BMI, kg/m2
<18.5 (underweight) 1 (1.4)
18.5–24.9 (normal) 8 (11.4)
25.0–29.9 (overweight) 31 (44.3)
30.0 or higher (obese) 30 (42.9)
Smoking statusc
Never smoker 33 (47.8)
Former smoker 26 (37.7)
Current smoker 10 (14.5)
Alcohol consumptionc (average drinks per day)
None 24 (34.8)
1 or fewer 42 (60.9)
2 or more 3 (4.4)
Demographic characteristicn (%)a
Age, y
40–49 8 (11.4)
50–59 41 (58.6)
60–69 18 (25.7)
70–79 3 (4.3)
Race
White 57 (81.4)
Black 13 (18.6)
Marital status
Married 51 (72.9)
Unmarried 19 (27.1)
Educationb
Bachelor's degree 15 (27.3)
Associate's degree 4 (7.3)
Some post–secondary education 16 (29.1)
High school or less 8 (14.6)
Annual household incomeb
$0–$24,999 6 (10.9)
$25,000–$49,999 11 (20.0)
$50,000–$74,999 13 (23.6)
$75,000–$99,999 8 (14.6)
$100,000–$149,999 8 (14.6)
\$150,000 or higher 9 (17.4)
BMI, kg/m2
<18.5 (underweight) 1 (1.4)
18.5–24.9 (normal) 8 (11.4)
25.0–29.9 (overweight) 31 (44.3)
30.0 or higher (obese) 30 (42.9)
Smoking statusc
Never smoker 33 (47.8)
Former smoker 26 (37.7)
Current smoker 10 (14.5)
Alcohol consumptionc (average drinks per day)
None 24 (34.8)
1 or fewer 42 (60.9)
2 or more 3 (4.4)

aPercentages may not add to 100.0% because of rounding.

bFifteen patients had missing information about educational attainment and annual household income.

### Tomato arm

One woman was not included in the tomato arm analyses because her follow-up assessment occurred 34 weeks after the baseline tomato assessment. Another 5 women did not complete the tomato arm follow-up assessment, and 4 women discontinued the study prior to start of the tomato arm of the intervention, resulting in a total of 60 women for the tomato arm analyses. Means and SDs of the outcome measures for the tomato intervention at week 2 (postwashout) and week 12 (post–tomato intervention) and for the paired differences (week 12 − week 2) are presented in Table 2. Mean pairwise differences showed no statistically significant changes in levels of IGF-I, IGFBP-3, estradiol, SHBG, C-peptide, or insulin at the end of the tomato intervention. Blood lycopene and β-carotene levels were used as biological markers of lycopene consumption. Analyses revealed that women were adherent to the tomato arm of the study, as evidenced by the concentrations of carotenoid isomer markers over time (Fig. 2). In addition, during the tomato arm, women were instructed to consume enough tomato products to equal at least 25 mg of lycopene per day, and average self-reported lycopene consumption during the tomato arm of the study was 29.7 mg/d.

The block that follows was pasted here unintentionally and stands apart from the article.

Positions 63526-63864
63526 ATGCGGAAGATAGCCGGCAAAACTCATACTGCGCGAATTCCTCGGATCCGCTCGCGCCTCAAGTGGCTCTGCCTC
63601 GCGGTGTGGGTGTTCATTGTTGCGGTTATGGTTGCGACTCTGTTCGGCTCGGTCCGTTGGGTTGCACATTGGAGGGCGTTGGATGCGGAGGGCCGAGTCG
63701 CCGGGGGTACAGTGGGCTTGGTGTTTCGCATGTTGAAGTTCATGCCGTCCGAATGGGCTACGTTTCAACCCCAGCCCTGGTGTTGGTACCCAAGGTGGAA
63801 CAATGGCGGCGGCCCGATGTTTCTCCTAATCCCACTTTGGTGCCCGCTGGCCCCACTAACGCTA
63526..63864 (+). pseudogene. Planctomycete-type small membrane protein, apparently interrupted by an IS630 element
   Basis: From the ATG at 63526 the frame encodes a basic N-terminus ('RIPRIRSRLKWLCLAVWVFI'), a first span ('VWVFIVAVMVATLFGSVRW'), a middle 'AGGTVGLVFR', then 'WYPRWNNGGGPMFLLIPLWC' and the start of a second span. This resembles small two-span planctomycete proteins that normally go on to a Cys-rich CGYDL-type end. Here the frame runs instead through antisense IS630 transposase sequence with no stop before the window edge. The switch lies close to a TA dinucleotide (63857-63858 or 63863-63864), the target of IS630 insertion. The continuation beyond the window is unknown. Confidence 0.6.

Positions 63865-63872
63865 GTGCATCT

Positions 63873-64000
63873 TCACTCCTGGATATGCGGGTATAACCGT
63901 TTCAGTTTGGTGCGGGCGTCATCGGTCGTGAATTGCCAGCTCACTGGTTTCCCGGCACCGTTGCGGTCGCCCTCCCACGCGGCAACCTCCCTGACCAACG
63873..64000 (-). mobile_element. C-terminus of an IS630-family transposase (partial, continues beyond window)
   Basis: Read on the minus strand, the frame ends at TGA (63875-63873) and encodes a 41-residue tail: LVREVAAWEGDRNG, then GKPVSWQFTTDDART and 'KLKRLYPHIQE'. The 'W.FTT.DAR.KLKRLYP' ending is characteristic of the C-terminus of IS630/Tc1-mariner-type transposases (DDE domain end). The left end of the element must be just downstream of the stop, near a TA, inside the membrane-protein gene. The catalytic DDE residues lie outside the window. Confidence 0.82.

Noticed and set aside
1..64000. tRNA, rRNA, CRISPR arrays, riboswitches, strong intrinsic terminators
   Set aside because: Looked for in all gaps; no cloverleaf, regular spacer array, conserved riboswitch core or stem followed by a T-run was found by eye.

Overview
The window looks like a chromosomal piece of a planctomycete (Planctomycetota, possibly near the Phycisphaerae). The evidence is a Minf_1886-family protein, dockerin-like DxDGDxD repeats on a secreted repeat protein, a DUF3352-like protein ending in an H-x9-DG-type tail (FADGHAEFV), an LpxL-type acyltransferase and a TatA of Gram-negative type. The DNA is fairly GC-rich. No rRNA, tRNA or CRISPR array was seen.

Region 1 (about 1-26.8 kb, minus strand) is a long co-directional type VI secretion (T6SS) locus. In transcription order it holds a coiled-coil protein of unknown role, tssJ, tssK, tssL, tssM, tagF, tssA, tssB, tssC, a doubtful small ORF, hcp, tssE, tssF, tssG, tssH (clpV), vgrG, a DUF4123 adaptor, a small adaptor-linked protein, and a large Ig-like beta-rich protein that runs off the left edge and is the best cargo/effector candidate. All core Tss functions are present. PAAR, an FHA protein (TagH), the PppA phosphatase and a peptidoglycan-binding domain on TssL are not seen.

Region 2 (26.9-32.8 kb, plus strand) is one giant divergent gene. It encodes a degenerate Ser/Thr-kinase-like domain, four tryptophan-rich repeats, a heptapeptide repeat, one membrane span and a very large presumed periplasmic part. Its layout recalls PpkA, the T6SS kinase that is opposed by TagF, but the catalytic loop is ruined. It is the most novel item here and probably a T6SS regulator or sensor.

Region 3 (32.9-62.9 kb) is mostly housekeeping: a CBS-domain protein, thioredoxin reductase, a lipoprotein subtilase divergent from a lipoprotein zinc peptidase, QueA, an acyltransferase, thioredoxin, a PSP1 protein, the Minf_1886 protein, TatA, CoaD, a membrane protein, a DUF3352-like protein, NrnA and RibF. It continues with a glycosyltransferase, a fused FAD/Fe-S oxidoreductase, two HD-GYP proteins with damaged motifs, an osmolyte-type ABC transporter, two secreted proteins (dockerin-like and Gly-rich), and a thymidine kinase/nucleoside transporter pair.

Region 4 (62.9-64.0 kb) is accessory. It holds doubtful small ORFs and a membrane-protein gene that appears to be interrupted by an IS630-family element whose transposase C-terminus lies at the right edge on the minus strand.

Figure 2.

Blood serum concentrations (μmol/L) of β-carotene and lycopene by week as measures of tomato arm adherence (N = 60). Blood serum concentrations (μmol/L) of β-carotene and lycopene were measured at weeks 2, 12, 14, and 24, which represent the end of the first washout periods, the tomato intervention, the second washout period, and the soy intervention, respectively. Adherence is illustrated by the significant increase in levels of serum carotenoids β-carotene and lycopene at week 12 compared with week 2 (exact Wilcoxon sign-ranked test P < 0.01 for both).

Figure 2.

Blood serum concentrations (μmol/L) of β-carotene and lycopene by week as measures of tomato arm adherence (N = 60). Blood serum concentrations (μmol/L) of β-carotene and lycopene were measured at weeks 2, 12, 14, and 24, which represent the end of the first washout periods, the tomato intervention, the second washout period, and the soy intervention, respectively. Adherence is illustrated by the significant increase in levels of serum carotenoids β-carotene and lycopene at week 12 compared with week 2 (exact Wilcoxon sign-ranked test P < 0.01 for both).